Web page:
How to get all this information in that recommended one to two-page space (and two pages only for those with 10 or more years of experience, hiring experts say)? By doing what editors do best — getting out the machete and hacking away! Don’t worry; in many cases, mere trims will be necessary. And by cutting items from your resume you’ll not only free up space to provide more relevant details but sometimes you’ll be clearing out extraneous information that could give recruiters pause.
Here are five things no longer necessary on a resume that by cutting, could give you more space for what is important: Read more »
We all know someone like this (and I’ve been able to congratulate some of them on this blog recently): A job hunter who finds a good position quickly, just a couple months or even weeks following a layoff or after initiating a search while still employed. Why do they land in a flash while others with similar experience who are just as talented can languish for months and months in this ultra-competitive job market?
There are some commonalities among these job hunters, say hiring experts. And it’s not that they’re smarter or better-looking or have more personality than the average bear, as Yogi would say. Instead, they are focused, flexible, upbeat and confident, and they keep their expectations in line with reality. None of this is rocket science and I’ve mentioned these qualities many times before, yet when you combine them, it tends to work.
Here are some things that quick-landing job hunters have in common, and ways to adopt these traits for your own search. They: Read more »
One of the most difficult discoveries for job hunters is that they often have trouble getting their phone calls and emails returned — not only by prospective employers but by those who they had previously considered friends. It’s tough enough to deal with the stress and anxiety of job hunting, but there is a unique sting added when it feels as though you’re being abandoned by folks you thought were your friends just when you need them most.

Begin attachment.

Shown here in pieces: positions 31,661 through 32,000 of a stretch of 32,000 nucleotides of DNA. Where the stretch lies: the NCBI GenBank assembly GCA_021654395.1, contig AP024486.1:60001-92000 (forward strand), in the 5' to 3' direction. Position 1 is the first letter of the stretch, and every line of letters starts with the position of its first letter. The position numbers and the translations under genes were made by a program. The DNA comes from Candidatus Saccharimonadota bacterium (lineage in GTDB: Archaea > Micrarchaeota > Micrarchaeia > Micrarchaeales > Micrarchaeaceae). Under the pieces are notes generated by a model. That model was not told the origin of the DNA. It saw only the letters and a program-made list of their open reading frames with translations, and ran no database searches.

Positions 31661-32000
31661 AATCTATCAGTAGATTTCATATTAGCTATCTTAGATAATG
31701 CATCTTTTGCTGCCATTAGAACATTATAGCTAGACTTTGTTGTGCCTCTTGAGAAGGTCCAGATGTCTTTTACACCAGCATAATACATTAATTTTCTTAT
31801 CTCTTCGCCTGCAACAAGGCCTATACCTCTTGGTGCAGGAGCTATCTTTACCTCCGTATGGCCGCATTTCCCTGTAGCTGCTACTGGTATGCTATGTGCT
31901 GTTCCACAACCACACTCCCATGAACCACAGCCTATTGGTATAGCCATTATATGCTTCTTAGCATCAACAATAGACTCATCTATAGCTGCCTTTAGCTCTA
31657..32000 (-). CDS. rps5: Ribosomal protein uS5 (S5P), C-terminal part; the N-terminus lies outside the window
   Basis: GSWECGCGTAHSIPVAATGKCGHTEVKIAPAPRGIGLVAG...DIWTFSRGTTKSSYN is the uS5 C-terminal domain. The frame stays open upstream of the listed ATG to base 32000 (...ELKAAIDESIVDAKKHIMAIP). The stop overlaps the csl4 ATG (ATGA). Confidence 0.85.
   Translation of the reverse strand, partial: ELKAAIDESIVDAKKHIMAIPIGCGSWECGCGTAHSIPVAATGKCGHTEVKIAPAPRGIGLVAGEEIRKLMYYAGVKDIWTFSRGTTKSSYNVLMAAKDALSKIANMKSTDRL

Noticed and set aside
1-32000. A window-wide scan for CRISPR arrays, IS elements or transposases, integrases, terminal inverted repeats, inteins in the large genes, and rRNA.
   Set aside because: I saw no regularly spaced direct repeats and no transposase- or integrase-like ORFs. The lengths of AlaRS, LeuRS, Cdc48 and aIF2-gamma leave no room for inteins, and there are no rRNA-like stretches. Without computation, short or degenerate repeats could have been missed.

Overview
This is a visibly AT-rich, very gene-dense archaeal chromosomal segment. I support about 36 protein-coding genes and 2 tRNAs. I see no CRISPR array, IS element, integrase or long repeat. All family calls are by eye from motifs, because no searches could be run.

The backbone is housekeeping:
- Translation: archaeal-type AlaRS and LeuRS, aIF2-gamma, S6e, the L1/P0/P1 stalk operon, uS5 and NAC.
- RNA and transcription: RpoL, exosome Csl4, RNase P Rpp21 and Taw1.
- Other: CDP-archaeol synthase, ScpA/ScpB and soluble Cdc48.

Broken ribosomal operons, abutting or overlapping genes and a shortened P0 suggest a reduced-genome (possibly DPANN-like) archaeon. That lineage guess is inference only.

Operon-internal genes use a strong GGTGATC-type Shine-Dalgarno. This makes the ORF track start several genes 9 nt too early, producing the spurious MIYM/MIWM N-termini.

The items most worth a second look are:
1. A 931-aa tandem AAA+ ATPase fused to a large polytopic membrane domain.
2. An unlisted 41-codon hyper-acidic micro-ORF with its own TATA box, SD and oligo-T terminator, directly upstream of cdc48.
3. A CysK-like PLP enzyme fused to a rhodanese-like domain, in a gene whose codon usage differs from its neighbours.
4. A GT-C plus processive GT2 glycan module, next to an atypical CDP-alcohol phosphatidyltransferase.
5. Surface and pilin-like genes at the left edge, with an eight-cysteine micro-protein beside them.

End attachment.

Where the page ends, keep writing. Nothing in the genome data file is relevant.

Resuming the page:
And it’s often the case, in one of the cruel truths about the universe, that when people (and maybe they’re your friends and maybe they’re just people you know who you thought were your friends) feel awkward and uncomfortable about a situation that they avoid it and fade away. Former colleagues of those caught up in layoffs and buyouts may not be sure how to respond and if you’re gone anyway, they may simply fail to stay in touch. Those who have moved on and are now being asked to help a former colleague may not know how to best do so. Some may be well-intentioned, but don’t want to make promises they’re not sure they can deliver upon.
So while you may feel like it shouldn’t be your role as a job hunter to find out who your friends really are and then to make it as easy as possible for them to help you, you’ll waste a lot less time and emotional energy if you do so early in your job search. Here are some tips: Read more »
A Wall Street Journal review of about 3,000 financial-disclosure forms found that about 250 congressional staffers earned a total of $13 million in 2009 from former employers, companies they run or other side jobs. The outside income ranged from the trivial — one aide made $2,700 competing in bass-fishing contests — to hundreds of thousands of dollars in deferred compensation, bonus payments or stock grants.
“In some cases, staffers collected money from companies with a direct interest in their congressional work. While that isn’t prohibited as long as it is disclosed, it poses a potential conflict of interest between their public duties and their personal financial interests.”
“Public employees are retiring at a quickening pace around the U.S., providing a mixed blessing for state and local governments seeking to save money,” the Wall Street Journal reports.
“The retirements mean employers can shelve some planned layoffs. And some of the departing workers, generally more senior and higher paid, are being replaced by lower-paid employees with less-generous retirement benefits, government officials say. But the loss of veterans threatens to erode the quality of public services that make communities attractive, they say.”
“A surge of lobbyists has left K Street this year to fill jobs as high-ranking staffers on Capitol Hill, focusing new attention on the dearth of rules governing what paid advocates can do after moving into the legislative world,” the Washington Post reports.
“Ethics rules sharply limit the activities of former lobbyists who join the executive branch and former lawmakers who move to lobbying firms. But experts say there are no limits on lawmakers hiring K street employees and letting them write legislation in sync with the policies they advocated for hire.”